Day Twenty: Tuesday November 20th, Restaurant Critics
Working in the improvised bar-in-the-kitchen all day while the bar is being tiled, my partner and I came up with some potential winners. Neither he nor I are gate-smashing, boundary-breaking cocktailiers. We don’t pretend to be. We share a mutual admiration for the work of Jenn Agg (The Black Hoof), Nishantha Nepulangoda (Blowfish) and Frankie Solarik (Barchef), and prefer to sit on this side of the bar, without ever thinking we could do better, and just enjoy their infinitely-varied creations. At Yakitori Bar, we want to create eight easy-to-drink soju and sake cocktails that we can call our own- libations that uses real fruits and interesting bitters, but really nothing to write home about . That’s all. It’s a modest goal.
So, after hours of sipping, gulping, spitting and wincing, we called it a night, and I dropped in at a friend’s bar for a tea. Andrew and I got to talking about ”good drinks-bad drinks”, “good food-bad food” until we arrived at our inevitable destination: ”good restaurant critics-bad restaurant critics”. This past summer, I let him read parts of my upcoming book, WOODY ALLEN ATE MY KIMCHI, and he laughed his butt off on the chapter about restaurant critics, called ”In Search of M.F.K Fisher”. But for most restaurateurs, the prospect of being reviewed by a restaurant critic, negatively or positively, is no laughing matter.
It may have been Mimi Sheraton or Ruth Reichl, the two most imposing figures in the New York restaurant review scene in the ’80s and ’90s, who once told an interviewer that she had saved disproportionately more restaurants through her reviews than sunk them. She may be right, and probably has a trunkful of “thank you” letters from genuinely grateful restaurateurs, but for those whose businesses were shuttered soon after one of her stinging reviews, there is only her clamorous silence. Ah, well, we all need to find morally-justifiable excuses for doing what we do. In the world of professional restaurant reviews, a not-too-subtle form of social Darwinism has played itself out over the decades: “May the fittest survive, and allow me, dear reader, to accerlerate this process for you.” With the New York Times writers (and we have had our version of them in our national print media), I had always found it a bit disconcerting that a person can be allowed to don a wig, use a false name to book a table, pretend to be someone they are not when asked, and get paid handsomely for it by a respected news agency, all in the name of writing a “critical” review of a restaurant. (Try pulling a stunt like that at a bank…) In my mind, its a fraudulent form of making a quick buck, and its influence can be felt today in the blogosphere, where easy anonymity has often given ”critics” the license to make untrue statements about other people’s livelihood, or worse, dehumanized them. It’s playground bullying in the guise of journalism.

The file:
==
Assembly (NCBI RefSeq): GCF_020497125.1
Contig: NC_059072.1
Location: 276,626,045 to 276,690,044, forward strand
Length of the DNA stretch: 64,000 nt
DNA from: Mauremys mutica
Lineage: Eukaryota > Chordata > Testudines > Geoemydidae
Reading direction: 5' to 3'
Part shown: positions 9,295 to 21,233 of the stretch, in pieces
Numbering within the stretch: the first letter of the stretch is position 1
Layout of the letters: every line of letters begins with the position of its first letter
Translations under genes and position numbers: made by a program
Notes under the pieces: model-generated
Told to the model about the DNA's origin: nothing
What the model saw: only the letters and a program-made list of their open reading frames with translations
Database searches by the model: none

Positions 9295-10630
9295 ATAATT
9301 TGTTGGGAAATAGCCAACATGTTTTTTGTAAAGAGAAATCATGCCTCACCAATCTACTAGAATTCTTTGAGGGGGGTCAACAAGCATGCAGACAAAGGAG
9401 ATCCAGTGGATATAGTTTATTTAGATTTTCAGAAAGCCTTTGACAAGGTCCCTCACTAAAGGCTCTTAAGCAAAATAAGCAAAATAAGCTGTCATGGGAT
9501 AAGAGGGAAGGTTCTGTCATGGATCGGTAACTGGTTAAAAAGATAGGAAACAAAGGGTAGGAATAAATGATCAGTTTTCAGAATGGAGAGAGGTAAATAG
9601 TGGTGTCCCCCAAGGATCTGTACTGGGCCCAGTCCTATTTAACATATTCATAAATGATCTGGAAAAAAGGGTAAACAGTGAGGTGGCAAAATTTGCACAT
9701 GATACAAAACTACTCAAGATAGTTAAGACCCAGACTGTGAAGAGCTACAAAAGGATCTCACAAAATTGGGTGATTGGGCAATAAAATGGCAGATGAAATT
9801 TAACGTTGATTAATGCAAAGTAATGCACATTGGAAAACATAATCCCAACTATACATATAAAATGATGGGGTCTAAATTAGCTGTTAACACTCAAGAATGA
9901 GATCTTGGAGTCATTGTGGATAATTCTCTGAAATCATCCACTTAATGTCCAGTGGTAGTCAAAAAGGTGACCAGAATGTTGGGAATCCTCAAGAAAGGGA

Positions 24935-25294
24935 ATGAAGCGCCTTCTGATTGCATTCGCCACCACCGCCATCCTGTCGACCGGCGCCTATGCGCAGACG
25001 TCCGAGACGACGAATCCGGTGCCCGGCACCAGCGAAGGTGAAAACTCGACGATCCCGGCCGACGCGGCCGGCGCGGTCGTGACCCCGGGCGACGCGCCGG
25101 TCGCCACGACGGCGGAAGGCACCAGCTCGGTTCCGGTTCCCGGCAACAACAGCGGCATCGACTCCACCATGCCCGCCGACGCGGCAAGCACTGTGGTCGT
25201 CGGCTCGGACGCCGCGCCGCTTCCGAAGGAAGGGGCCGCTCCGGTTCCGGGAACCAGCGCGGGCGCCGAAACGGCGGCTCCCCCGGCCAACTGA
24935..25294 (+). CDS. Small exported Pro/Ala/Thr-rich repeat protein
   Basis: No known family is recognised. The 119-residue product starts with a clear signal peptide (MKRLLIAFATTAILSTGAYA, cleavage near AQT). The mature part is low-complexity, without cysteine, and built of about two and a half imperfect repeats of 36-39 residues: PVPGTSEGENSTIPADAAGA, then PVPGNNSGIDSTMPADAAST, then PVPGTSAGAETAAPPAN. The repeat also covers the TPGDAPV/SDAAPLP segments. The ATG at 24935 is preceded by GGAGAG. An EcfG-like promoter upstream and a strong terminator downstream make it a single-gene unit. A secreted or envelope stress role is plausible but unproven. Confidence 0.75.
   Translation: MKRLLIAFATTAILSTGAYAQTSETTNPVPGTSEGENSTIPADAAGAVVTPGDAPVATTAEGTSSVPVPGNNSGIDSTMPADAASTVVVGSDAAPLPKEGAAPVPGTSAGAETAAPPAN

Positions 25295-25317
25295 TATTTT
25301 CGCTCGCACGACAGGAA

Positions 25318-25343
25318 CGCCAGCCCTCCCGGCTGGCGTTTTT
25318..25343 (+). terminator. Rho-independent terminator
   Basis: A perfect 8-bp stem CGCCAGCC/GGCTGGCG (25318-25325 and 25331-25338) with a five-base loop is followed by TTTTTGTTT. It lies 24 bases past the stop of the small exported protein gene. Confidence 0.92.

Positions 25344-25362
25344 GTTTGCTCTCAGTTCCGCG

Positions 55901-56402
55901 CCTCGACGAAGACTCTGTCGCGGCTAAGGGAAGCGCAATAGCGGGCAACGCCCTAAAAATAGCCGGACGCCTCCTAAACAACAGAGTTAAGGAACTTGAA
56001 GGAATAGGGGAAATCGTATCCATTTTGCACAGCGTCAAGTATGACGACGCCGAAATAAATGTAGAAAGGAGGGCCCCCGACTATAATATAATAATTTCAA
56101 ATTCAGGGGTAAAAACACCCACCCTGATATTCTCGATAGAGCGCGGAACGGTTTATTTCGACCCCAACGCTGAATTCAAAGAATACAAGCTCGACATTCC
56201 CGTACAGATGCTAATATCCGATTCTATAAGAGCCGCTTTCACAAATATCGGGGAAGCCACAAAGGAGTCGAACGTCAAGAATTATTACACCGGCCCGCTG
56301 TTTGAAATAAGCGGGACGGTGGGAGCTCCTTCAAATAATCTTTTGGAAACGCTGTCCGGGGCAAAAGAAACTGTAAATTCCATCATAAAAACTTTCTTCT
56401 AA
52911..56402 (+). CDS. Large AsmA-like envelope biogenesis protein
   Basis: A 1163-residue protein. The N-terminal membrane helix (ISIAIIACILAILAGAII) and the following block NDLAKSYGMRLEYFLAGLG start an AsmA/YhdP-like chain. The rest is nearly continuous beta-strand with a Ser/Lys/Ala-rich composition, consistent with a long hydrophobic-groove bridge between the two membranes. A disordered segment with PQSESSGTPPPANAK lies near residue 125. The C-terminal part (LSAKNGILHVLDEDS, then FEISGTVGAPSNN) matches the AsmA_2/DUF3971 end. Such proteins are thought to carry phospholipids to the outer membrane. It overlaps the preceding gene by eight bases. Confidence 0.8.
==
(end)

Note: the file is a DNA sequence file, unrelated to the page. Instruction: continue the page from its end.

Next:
I don’t care much for professional restaurant reviews or professional restaurant critics. They are going the way of the dinosaur, as they should, with the democratization of viewpoints that the internet has given us. I prefer to follow a handful of non-professional bloggers who cannot do anything other than express in the most unadulterated way their gut feeling about an experience they had at a restaurant. There is none of the disguise, no filter between experience to expression, just an ecstatic desire, common to us all, to say something, often without the tools of literary craft, and often with great love, about something they ate or drank. And they don’t use euphemisms like “palate”, which judges a person’s subjective experience of deliciousness as below or above some arbitrary line of accepted taste.
I think that restaurant critics are probably as interesting, more or less, than some of my dearest friends, and certainly much more interesting than I am. That’s why I usually don’t read their published reviews. Instead, I would rather climb up on a stool beside them at one of my favourite bars, or maybe at my own in the coming months, and talk about stuff that matters: life, love, family, meaning. You know, all those things that restaurant critics are never paid to talk about.